At University of Louisville, 65% of students say GAP effective!
People always ask us how we know GAP is effective. Based on the nature and extent of anecdotal evidence alone, we are 100% certain that GAP wins hearts, changes minds, and saves lives.
However, actually quantifying the magnitude of the effect is a more difficult question. Poll table results suggest between 5% and 15% of students change their minds from pro-choice to pro-life, but the sample is considered “biased” (a statistical term), because the participants self-select to respond (as opposed to being selected at random). We have no way of knowing in which direction the bias affects the results.
Still, I just came across a set of class papers as representative of student opinion as we have ever encountered. They were written by students for extra credit in an undergraduate philosophy class at the University of Louisville. FAB is hard-pressed to believe that pro-lifers (or persuadables, for that matter) are more (or less) likely to take a philosophy class, nor do we believe that they are more (or less) likely to want/need extra credit. If that’s true, then let us consider that possibilities that the data suggest.
A total of 17 students wrote papers for extra credit in their undergraduate philosophy class. The professor in the class shared the papers with us. (FAB couldn’t see the names of the students, only their remarks.) Of 17 papers written:
- 11 (65%) said the GAP display was effective, either because GAP either (a) changed their own minds, (b) caused them to think analytically, and/or (c) appeared to be effective at engaging students in general.
- Of those 11, 5 (29%) said GAP changed their own opinions about abortion.
- Another 2 said GAP forced them to think analytically about abortion, but did not say it changed their opinion. That makes a total of 7 (41%) said that GAP was effective at getting them to think about abortion.
- The remaining 4 (of the 11 who said GAP was effective) described GAP’s effectiveness in general terms, but did not specify an effect on themselves personally.
- Only 5 (29%) said GAP was not effective, primarily because either (a) GAP didn’t change their own thinking, or (b) they noticed that some of the more vocal passersby tended to reject the message.
- 1 (6%) did not state an opinion as to whether GAP was effective or not.
If these numbers are anywhere close to representative, then GAP is successful beyond our wildest dreams. Below are representative comments:
I had always believed in choice … but the pictures were too convincing. I’m not sure why the relationship between abortion and genocide has never crossed my mind, but the display was surprisingly convincing. … Abortion is a form of murder and genocide.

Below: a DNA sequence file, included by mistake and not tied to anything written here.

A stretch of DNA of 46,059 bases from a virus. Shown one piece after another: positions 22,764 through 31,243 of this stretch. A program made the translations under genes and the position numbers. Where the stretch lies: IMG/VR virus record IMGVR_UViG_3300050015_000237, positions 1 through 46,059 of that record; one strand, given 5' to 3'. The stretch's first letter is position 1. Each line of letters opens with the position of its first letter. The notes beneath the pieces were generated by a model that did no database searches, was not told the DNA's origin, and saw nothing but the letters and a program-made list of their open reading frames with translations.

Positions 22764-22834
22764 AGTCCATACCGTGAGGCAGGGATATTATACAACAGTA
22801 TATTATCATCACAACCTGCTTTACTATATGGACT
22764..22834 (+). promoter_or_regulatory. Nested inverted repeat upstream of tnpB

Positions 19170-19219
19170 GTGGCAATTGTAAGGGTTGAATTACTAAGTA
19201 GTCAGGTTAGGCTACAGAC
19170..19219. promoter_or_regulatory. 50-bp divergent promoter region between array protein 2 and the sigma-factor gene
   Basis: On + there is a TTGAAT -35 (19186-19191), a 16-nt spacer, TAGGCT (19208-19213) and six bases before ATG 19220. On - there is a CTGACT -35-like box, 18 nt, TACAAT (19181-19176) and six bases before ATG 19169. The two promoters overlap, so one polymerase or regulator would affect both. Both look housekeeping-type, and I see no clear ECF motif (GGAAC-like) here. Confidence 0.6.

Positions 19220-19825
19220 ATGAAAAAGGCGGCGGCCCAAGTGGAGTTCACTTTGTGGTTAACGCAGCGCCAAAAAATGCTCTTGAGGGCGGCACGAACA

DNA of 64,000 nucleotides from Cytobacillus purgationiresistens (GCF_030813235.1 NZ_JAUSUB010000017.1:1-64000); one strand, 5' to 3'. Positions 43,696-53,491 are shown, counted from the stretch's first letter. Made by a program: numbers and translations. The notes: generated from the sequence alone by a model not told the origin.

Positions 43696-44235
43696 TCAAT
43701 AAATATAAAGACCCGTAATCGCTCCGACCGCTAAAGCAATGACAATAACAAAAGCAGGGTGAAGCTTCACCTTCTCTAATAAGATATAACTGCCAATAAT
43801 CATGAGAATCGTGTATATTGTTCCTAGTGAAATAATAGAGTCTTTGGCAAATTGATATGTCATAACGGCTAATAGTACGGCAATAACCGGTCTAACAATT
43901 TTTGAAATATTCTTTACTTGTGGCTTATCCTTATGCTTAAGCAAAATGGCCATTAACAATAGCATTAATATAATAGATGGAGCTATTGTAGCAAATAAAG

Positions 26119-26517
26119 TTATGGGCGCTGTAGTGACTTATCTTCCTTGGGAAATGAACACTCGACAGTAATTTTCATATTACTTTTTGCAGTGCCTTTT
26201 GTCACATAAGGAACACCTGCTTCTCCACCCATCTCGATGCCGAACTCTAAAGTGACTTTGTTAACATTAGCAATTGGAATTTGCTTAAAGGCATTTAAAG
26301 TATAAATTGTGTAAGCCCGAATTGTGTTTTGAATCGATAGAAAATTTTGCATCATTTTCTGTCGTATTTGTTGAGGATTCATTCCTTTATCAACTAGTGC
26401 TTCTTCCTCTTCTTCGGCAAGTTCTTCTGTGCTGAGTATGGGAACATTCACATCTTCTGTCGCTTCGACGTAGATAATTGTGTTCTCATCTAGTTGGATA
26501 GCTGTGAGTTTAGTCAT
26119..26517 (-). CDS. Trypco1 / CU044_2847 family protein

… it truly changed my perspective on abortion …
I had only a few cheap glances over at [the pictures], but what I did see I whish I would have not. … [The photos] made me think about this and I think that the pictures woke me up … and gave me a reality check. … The pictures said enough for me.
The first picture stuck in my head and I just stared at it in total shock. It was a picture of a tiny little embryo/baby, its head the size of a dime, lying dead in blood with all its organs visible … They are murdered because of the selfishness of others.
I think these photos were used to prove the point that abortion is still murder and in mass numbers, should be compared to genocide. I didn’t think of abortion in this way until viewing the exhibit.
It definitely make everybody not just stop and look, but to really think about the message … It worked!
They made the presentation so that you didn’t want to look but you couldn’t help but look.
It was a clear illustration of how a well-planned … project could reach hundreds of people in a very short span of time.
The exhibit could not have made the point they wanted because every time I walked by it I seemed to see many liberals ranting about it.
The purpose of [GAP] is as pointless as the message it is trying to convey.
Student N (self-identified as pro-life):
It seems to me that [the GAP display] was trying to be extra graphic to prove a point but in reality I thought it did the opposite.
Note: Student N should speak with Students B, I, L, O, P, A, J, and Q.
This entry was posted on Thursday, June 27th, 2013 at 3:03 pm and is filed under Campus Debate (GAP). You can follow any responses to this entry through the RSS 2.0 feed. You can leave a response, or trackback from your own site.